3 things to watch in the gov­er­nor’s wage plan.

The Arizona Republic - - Front Page - Lau­rie Roberts:

Re­ac­tion to my take on Gov. Doug Ducey’s sud­den plan to give teach­ers a de­cent pay raise fell into two camps.

First, there is this (mostly from Repub­li­cans): OMG, why won’t you give the gov­er­nor credit for propos­ing what amounts to a 20 per­cent raise over four years.

“Ducey gives teach­ers a huge raise, and noth­ing but neg­a­tive by you,” Mike wrote. “It would seem no mat­ter what the teacher out­come is, you are go­ing to be neg­a­tive.”

Then, there was this (mostly from Democrats): OMG, why are you fall­ing for this stunt when you know Ducey will ei­ther (a) not fol­low through or (b) take the money from other vi­tal pro­grams.

“I will be­lieve it when I see it,” Bill said. “Those folks have robbed ed­u­ca­tion for too long, and I don’t see any rea­son why they will stop this time.”

First, I do give the gov­er­nor credit, even if it did take the threat of a teacher strike — and the pos­si­ble loss of his job — to spur him to of­fer de­cent raises to some of the na­tion’s most poorly paid teach­ers.

Sec­ond, I’m not fall­ing for any­thing. Ducey is a master of spin and adept at the art of the shell game. (See Prop. 123, wherein he got school dis­tricts to ac­cept 70 per­cent of what a judge said they were owed — and to pay for It dipped into the prin­ci­pal of a trust fund set up for schools.)

But I’m giv­ing the guy a chance and that strikes me as a fair thing to do.

Let’s hear how Ducey plans to pay for his pro­posal — and while he’s at it, an ex­pla­na­tion for why he couldn’t find the money to give teach­ers de­cent raises un­til now, when they are threat­en­ing to strike.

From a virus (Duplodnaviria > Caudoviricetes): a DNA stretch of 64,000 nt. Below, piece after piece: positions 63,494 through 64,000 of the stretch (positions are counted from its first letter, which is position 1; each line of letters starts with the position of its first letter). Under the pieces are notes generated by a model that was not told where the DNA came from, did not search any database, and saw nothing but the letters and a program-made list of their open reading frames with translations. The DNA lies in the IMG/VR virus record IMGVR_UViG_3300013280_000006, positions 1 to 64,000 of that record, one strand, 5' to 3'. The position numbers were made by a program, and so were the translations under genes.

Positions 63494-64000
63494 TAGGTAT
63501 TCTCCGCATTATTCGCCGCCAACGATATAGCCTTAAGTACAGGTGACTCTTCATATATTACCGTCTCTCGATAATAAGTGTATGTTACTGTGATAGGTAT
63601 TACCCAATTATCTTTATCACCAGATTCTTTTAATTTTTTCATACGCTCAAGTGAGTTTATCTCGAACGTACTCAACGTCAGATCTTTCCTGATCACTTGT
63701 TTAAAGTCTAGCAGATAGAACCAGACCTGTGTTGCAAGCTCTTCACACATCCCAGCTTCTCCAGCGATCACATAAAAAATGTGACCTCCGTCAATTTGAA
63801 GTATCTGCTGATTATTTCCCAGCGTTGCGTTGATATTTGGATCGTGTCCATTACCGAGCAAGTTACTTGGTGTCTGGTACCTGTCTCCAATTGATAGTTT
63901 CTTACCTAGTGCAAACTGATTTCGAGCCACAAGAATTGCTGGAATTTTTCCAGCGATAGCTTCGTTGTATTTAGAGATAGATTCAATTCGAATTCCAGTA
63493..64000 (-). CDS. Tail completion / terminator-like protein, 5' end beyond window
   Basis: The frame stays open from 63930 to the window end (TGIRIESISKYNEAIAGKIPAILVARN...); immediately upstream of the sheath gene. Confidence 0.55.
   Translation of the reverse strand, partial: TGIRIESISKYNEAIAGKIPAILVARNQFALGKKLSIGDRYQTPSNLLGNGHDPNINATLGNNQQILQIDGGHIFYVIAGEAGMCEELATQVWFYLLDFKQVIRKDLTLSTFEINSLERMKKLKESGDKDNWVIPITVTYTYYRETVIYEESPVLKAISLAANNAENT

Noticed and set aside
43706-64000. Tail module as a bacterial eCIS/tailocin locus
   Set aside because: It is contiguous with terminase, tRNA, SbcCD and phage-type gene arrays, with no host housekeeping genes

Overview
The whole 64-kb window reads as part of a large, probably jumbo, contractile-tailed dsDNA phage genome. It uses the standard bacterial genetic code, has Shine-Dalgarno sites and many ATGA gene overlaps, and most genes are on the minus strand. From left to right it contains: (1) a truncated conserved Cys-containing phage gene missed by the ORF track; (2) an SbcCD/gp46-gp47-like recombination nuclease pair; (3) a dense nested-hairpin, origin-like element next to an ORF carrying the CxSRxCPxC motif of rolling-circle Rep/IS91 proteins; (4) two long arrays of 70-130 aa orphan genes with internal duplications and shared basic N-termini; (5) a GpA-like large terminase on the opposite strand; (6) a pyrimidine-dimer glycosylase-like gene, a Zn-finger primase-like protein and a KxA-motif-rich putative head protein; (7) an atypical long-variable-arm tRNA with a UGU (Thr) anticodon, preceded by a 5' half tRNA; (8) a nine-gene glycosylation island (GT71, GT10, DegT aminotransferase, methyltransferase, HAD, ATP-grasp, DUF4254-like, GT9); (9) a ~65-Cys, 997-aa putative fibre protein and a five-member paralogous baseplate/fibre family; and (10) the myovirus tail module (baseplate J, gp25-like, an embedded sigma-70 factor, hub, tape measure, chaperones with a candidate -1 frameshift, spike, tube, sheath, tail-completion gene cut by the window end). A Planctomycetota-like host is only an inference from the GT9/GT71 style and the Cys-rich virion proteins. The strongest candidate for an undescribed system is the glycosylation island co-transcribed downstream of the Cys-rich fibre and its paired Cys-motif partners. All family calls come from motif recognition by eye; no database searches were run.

Three things I’ll be watch­ing for next week:

1. Does Ducey plan to di­vert money from some other vi­tal pro­gram, such as the state’s health-care plan for the poor, in or­der to fund teach­ers raises?

If he has found the $274 mil­lion needed through higher-than-ex­pected state rev­enue and “ef­fi­cien­cies” in state gov­ern­ment — money that will be avail­able not just this year but in fu­ture years — then that’s fan­tas­tic news.

But I wouldn’t con­sider di­vert­ing money in­tended to fund health care for low-in­come Ari­zo­nans, for ex­am­ple, as an ef­fi­ciency or a long-term rev­enue strat­egy.

If Ducey can’t make this plan work with­out find­ing a new rev­enue stream, then he needs to find a new rev­enue stream. 2. How hard will Ducey push to get his plan through the Leg­is­la­ture? Given Democrats’ skep­ti­cism, he’s likely go­ing to need ev­ery Repub­li­can vote he can get.

It would be most con­ve­nient for the

Leg­is­la­ture to balk, let­ting Ducey claim credit for his pro­posal with­out ac­tu­ally hav­ing to give teach­ers de­cent raises. Gov­er­nors, how­ever, have a lot of power. Is this one will­ing to use it to push a 9 per­cent pay raise through the Leg­is­la­ture?

And what is he will­ing to do to en­sure that the promised 5 per­cent raises in 2019 and 2020 hap­pen? Ducey can’t ob­li­gate a fu­ture Leg­is­la­ture, but he can make a de­fin­i­tive vow that if re­elected, he will fall on his sword be­fore let­ting those raises evap­o­rate.

3. What is his plan to boost pay for the other poorly paid school em­ploy­ees, the ones who drive the buses and coun­sel the kids, the ones who feed them lunch and man the li­braries?

Teach­ers aren't just threat­en­ing to strike to get raises. They are stand­ing up to get schools the re­sources Ari­zona's po­lit­i­cal lead­ers have long de­nied them even as they cut taxes to the tune of hun­dreds of mil­lions of dol­lars.

How will Ducey re­store the $1 bil­lion in cuts that never came back after the re­ces­sion ended?

Ducey this week took a vi­tal first step — vi­tal for the fu­ture of schools and vi­tal for his re-elec­tion prospects.

But so far, it’s only a set of pretty prom­ises.

Now we wait and we watch.

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